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expert reaction to study of deep phenotyping of patients with post-infectious ME/CFS

A study published in Nature Communications looks at phenotyping of patients with post-infectious ME/CFS.


Prof Karl Morten, Principle Investigator, Nuffield Department of Women’s & Reproductive Health (NDWRH), John Radcliffe Hospital, University of Oxford, said:

“This is such an important paper and one I am so pleased to see come out. With our meagre research budgets we can only dream of running a study like this.

“The brain appears to be potentially driving the patient response. The big question is why? Is something still going on we are not yet aware of? The immune system is dysregulated and appears to still be showing an antigen response. Is this suggesting a foreign entity is still present or has the system gone rogue? The differences in many of the symptoms appear linked to male/female differences. This is important as we have perhaps got bogged down trying to understand the vast number of different and changing symptoms for too long.

“Can we now start to hone in on what is really important? I am very excited about next steps and the major funders now need to step up and provide sustainable global funding for ME/CFS research”


Prof Chris Ponting, Chair of Medical Bioinformatics, University of Edinburgh, said:

“This long-awaited publication describes results from an exploratory study of 17 people with post-infection ME/CFS who match by age, sex and body mass index with and 21 healthy volunteers. The NIH investigators undertook deep phenotyping of their cells and molecules, and the autonomic, cardiorespiratory and central nervous systems. The long-awaited results show that people with post-infectious ME/CFS have different amounts of molecules in cerebrospinal fluid, muscle and blood, and immune cells in blood, relative to healthy control individuals. As they acknowledge, the data is useful to investigate correlations, but is unable to highlight causes of ME/CFS, and will be helpful to reprioritise future, more mechanistic, experiments. These should involve more than the 17 cases participating in this study, and should include people with ME/CFS without an infection prior to onset, and people who have been diagnosed for more than 5 years, the maximum for this study.”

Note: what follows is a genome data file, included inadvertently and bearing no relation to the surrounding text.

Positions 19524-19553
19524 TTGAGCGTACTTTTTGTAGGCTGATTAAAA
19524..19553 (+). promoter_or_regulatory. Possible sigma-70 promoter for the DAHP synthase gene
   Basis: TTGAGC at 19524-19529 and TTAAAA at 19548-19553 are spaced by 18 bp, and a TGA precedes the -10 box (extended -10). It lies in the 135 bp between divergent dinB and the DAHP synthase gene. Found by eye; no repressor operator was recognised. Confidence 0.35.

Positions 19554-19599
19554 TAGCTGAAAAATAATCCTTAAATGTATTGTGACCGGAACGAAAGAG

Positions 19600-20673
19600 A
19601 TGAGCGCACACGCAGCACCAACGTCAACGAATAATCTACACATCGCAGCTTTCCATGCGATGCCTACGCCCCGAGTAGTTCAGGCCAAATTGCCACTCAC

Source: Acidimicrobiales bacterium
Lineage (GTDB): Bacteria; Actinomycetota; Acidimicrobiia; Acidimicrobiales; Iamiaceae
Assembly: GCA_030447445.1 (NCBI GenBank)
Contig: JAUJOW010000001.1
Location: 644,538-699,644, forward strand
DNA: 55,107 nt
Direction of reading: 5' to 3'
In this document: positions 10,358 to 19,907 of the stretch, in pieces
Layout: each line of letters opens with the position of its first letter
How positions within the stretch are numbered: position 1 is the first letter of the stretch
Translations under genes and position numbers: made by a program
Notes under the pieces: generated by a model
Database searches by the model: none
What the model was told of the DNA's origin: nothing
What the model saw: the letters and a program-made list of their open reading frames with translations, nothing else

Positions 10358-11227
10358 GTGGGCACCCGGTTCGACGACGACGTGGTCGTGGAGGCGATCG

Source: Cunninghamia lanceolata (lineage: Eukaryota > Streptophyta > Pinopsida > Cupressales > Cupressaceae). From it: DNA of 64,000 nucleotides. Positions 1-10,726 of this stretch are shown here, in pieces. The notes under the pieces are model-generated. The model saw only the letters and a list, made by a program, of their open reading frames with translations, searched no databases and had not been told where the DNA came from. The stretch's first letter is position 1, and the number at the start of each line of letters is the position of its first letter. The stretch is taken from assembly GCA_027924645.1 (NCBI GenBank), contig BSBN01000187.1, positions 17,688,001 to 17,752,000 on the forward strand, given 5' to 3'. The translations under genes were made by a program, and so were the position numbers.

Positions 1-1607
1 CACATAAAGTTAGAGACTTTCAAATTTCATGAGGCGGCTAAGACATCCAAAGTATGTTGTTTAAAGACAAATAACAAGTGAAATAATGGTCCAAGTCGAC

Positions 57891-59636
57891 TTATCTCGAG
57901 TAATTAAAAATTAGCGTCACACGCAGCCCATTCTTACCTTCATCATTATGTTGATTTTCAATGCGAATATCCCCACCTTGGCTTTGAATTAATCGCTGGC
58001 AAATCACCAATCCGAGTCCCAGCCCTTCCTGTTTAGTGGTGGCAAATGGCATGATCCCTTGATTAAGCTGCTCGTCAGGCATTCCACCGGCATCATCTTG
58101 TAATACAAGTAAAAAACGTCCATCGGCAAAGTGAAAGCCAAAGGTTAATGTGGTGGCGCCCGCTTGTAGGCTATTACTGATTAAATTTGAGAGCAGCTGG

Dr Katharine Seton, Research Scientist, Quadram Institute Bioscience, said:

“This comprehensive study on a well-defined subgroup of ME/CFS patients serves as a prime example of the research required to deepen our limited understanding of this complex disease and ultimately identify treatments. Historically, studies investigating ME/CFS have often focussed on singular aspects of the disease, largely due to inadequate funding for this disease. These fragmented studies merely offer isolated pieces of a larger jigsaw puzzle. However, the current paper stands out with its extensive author list, featuring experts from diverse disciplines collaborating to assemble these pieces and reveal a more complete picture. This interdisciplinary approach is crucial for advancing our understanding of this disease.”


‘Deep phenotyping of post-infectious myalgic encephalomyelitis/chronic fatigue syndrome’ by Brian Walitt et al. was published in Nature Communications at 10:00 UK time on Wednesday 21st February.


DOI: 10.1038/s41467-024-45107-3



Declared interests

Prof Karl Morten: No declarations of interest

Prof Chris Ponting: Investigator on the DecodeME study, funded by NIHR and MRC. Funded by ME Research UK and Action for M.E. in the last 5 years.

Dr Katharine Seton: Dr Katharine Seton has received research grants from the US charity Solve ME/CFS Initiative and the UK charity Invest in ME Research.

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